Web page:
The year was 1955. The world population was 2.7 billion (7 billion and counting today). The Pentagon announced plans to develop intercontinental ballistic missiles armed with nuclear weapons. President Dwight D. Eisenhower sent the first U.S. advisors to South Vietnam. A young Jim Henson built the first version of Kermit the Frog. The Broadway musical version of Peter Pan, which had opened in 1954 starring Weatherford’s Mary Martin, was broadcast on television for the first time by NBC with its original cast.
And readers of the Fort Worth newspapers read these ads and articles:
Blue Bonnet margarine was double wrapped in golden foil.
No blue bonnets or double wrapping for the “All Girl Show” at the Skyliner nightclub on Jacksboro Highway. Dancers included Candy Barr (“body beautiful”), Belita (“Parisian fan dancer”), and Nikki Joye (“exotic bundle of joy”). The dancers probably really appreciated the Skyliner’s “iced air.”
A new Mott’s dime store opened on West Berry. The new Mott’s offered innovative “supermarket style” customer self-service.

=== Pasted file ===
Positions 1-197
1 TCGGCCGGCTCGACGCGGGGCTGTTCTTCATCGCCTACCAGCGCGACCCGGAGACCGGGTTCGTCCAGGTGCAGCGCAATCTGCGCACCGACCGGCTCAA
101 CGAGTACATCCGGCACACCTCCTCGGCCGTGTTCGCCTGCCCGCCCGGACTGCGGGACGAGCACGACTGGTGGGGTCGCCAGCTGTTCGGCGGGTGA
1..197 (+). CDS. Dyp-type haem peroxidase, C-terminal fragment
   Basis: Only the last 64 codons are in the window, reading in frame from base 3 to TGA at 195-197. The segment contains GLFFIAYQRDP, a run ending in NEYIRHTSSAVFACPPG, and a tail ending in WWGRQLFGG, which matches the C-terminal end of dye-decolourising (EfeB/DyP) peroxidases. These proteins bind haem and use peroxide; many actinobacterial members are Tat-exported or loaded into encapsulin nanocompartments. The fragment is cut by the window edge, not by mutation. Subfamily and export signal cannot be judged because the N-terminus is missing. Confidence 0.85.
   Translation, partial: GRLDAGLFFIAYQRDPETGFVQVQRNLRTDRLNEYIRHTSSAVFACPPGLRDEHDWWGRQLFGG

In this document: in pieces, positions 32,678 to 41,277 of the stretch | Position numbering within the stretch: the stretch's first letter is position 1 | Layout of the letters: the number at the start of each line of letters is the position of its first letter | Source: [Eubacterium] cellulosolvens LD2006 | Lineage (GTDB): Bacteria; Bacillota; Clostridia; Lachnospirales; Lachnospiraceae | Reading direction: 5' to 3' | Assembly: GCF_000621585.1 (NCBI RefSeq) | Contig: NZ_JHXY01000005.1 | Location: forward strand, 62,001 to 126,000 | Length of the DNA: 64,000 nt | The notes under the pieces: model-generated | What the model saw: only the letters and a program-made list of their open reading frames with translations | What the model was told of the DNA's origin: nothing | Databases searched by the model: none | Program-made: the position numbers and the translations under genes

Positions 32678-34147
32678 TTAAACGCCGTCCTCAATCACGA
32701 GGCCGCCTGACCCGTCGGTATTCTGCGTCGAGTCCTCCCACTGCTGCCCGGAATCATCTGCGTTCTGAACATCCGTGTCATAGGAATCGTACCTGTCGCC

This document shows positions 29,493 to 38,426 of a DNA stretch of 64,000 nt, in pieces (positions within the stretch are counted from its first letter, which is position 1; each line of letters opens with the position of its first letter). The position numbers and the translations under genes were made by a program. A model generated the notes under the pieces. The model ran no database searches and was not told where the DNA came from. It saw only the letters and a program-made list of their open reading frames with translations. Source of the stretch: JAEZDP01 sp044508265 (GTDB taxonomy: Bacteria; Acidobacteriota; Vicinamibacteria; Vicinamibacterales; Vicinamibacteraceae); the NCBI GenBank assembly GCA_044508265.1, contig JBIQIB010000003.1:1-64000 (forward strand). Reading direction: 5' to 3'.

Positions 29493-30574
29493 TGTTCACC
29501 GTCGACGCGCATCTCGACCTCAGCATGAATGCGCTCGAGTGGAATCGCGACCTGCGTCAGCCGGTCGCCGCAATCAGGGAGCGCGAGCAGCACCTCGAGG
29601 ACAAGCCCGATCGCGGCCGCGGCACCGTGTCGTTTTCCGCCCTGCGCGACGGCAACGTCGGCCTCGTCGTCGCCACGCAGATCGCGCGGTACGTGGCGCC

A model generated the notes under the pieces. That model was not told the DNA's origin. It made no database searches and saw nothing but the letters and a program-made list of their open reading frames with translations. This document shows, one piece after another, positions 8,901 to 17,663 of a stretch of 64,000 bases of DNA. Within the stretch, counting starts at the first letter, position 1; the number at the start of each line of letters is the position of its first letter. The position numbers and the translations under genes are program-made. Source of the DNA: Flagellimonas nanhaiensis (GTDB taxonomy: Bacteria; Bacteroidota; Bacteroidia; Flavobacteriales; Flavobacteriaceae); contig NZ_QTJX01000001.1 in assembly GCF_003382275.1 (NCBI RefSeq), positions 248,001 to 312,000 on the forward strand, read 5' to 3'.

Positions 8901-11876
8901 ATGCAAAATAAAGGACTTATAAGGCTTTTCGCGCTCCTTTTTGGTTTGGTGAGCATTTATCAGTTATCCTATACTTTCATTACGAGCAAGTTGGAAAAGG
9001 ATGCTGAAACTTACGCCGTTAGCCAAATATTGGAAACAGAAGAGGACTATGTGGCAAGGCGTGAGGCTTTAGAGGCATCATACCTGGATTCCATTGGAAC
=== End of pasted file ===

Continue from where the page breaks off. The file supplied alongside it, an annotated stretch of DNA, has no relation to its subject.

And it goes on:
West Berry was hopping in 1955. Right next door to the new Mott’s store was a new Furr food store. A 1950s incarnation of the Light Crust Doughboys, with Parker Willson, entertained at the Furr grand opening. Willson also worked at radio stations WBAP and KXOL and was emcee of the Star-Telegram’s annual Christmas tree celebration.
Drive-in theaters offered something for all tastes, from two Ma and Pa Kettle movies (Ma and Pa Kettle in Waikiki and Ricochet Romance) to Vincent Price in House of Wax to Jimmy Stewart in Strategic Air Command.
Part of Strategic Air Command was filmed at Carswell Air Force Base. (Photo from Lockheed Martin Aeronautics Company.)
The site of the Boulevard drive-in theater at 7100 Camp Bowie Boulevard in 1962 became the home of Neiman Marcus.